LEGAL ETHICS AND THE PROMOTION OF SUBSTANTIVE EQUALITY
The Federation of Law Societies of Canada’s Model Code of Professional Conduct recognizes the commitment of the legal profession to protect the public interest and respect the requirements of human rights laws. Following in the wake of the Statement of Principles controversy at the Law Society of Ontario, this article argues that the standard conception of lawyers’ professional role morality in Canada—the neutral partisan—takes a thin and “bleached out” view of legal ethics. In making this case, the article reads the limited body of professional discipline caselaw through the lens of critical theory to show that current practices of lawyer regulation pertaining to human rights and equality are underinclusive. Next, the article argues that lawyers have a positive obligation to promote substantive equality in their professional life and work. This obligation should be reflected by revisions to the Model Code and other professional regulatory measures to ensure that law societies take a comprehensive and systematic approach to promoting substantive equality within their mandate. As such, the purpose of the article is to shift the terms of professional debate about what protecting the public interest and respecting the requirements of human rights laws mean.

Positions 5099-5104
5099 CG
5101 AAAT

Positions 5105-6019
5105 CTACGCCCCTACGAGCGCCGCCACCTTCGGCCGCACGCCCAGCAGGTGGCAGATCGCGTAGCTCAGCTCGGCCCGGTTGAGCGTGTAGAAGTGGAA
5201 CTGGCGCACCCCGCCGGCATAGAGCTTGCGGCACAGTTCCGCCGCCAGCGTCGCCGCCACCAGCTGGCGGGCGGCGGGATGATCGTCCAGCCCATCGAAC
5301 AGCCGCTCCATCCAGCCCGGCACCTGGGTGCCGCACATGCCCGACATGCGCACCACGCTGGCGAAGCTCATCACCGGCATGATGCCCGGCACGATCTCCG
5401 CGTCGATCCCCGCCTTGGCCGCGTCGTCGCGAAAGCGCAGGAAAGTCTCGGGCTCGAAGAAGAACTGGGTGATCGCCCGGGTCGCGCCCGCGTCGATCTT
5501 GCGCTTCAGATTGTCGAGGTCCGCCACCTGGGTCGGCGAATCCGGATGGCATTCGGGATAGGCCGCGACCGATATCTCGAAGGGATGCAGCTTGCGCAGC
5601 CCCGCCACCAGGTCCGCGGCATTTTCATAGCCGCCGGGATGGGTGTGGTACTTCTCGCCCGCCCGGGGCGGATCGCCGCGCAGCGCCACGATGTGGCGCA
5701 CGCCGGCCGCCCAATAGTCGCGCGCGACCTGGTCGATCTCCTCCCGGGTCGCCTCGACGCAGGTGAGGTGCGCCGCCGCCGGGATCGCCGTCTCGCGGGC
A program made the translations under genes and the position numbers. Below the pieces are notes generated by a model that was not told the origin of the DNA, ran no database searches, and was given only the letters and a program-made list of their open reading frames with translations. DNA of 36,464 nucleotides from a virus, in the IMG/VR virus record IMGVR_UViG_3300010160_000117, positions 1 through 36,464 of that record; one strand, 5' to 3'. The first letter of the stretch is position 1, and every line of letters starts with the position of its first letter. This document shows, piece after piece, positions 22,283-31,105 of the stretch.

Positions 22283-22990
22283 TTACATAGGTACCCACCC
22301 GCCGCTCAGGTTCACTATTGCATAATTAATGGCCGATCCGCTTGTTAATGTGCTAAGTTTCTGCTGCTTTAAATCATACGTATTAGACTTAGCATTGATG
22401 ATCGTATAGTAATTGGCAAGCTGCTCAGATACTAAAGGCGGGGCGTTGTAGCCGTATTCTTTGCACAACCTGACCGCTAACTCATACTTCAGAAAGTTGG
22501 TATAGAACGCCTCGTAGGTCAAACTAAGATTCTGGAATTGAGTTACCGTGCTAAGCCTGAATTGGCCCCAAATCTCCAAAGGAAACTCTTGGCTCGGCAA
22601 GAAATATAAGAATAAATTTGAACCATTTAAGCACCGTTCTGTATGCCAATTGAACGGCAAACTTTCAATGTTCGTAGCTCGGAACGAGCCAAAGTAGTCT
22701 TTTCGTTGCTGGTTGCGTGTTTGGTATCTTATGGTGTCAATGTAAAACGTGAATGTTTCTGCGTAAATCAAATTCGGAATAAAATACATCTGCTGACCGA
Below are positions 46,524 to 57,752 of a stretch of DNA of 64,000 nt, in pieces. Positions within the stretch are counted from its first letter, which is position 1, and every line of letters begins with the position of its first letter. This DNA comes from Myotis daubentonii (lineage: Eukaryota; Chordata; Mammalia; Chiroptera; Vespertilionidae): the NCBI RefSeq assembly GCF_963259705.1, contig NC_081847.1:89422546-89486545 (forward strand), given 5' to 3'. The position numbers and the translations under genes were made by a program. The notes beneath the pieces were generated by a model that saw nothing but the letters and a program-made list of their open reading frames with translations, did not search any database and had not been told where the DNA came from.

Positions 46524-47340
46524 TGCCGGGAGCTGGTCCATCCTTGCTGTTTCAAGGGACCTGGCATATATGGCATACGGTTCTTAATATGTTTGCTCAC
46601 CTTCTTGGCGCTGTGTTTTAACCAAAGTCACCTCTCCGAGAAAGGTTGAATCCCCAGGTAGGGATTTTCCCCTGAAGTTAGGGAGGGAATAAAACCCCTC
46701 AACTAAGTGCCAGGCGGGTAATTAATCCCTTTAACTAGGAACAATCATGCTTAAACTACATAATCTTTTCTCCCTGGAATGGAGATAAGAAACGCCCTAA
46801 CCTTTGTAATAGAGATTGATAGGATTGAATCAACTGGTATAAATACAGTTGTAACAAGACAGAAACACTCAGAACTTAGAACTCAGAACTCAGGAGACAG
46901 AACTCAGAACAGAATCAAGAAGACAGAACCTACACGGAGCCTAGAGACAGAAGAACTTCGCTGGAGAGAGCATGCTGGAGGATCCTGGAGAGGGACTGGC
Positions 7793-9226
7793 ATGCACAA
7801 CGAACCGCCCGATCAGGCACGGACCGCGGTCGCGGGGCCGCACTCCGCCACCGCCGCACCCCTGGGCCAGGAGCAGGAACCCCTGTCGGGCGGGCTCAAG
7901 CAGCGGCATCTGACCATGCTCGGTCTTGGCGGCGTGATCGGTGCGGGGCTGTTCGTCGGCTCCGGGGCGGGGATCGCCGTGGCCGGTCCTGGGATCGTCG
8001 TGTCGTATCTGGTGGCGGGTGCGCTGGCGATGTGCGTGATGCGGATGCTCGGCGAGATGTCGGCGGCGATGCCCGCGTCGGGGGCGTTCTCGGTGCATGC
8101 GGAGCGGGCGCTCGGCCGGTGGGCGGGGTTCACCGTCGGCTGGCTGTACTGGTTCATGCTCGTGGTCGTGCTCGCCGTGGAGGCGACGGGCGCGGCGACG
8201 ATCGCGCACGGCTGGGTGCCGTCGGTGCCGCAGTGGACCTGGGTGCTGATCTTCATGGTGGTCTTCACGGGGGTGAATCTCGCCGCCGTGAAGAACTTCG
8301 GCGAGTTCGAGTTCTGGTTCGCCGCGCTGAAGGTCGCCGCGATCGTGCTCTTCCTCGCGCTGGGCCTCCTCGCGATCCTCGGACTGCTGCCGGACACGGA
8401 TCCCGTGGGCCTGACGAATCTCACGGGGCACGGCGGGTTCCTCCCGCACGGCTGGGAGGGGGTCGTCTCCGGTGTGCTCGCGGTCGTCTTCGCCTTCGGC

Keywords:Legal Ethics, Substantive Equality, Model Code of Professional Conduct, Statement of Principles, Role Morality, Ethical Economy, Human Rights, Professional Responsibility, Standard Conception, Neutral Partisan, Critical Race Theory, Feminist Legal Theory
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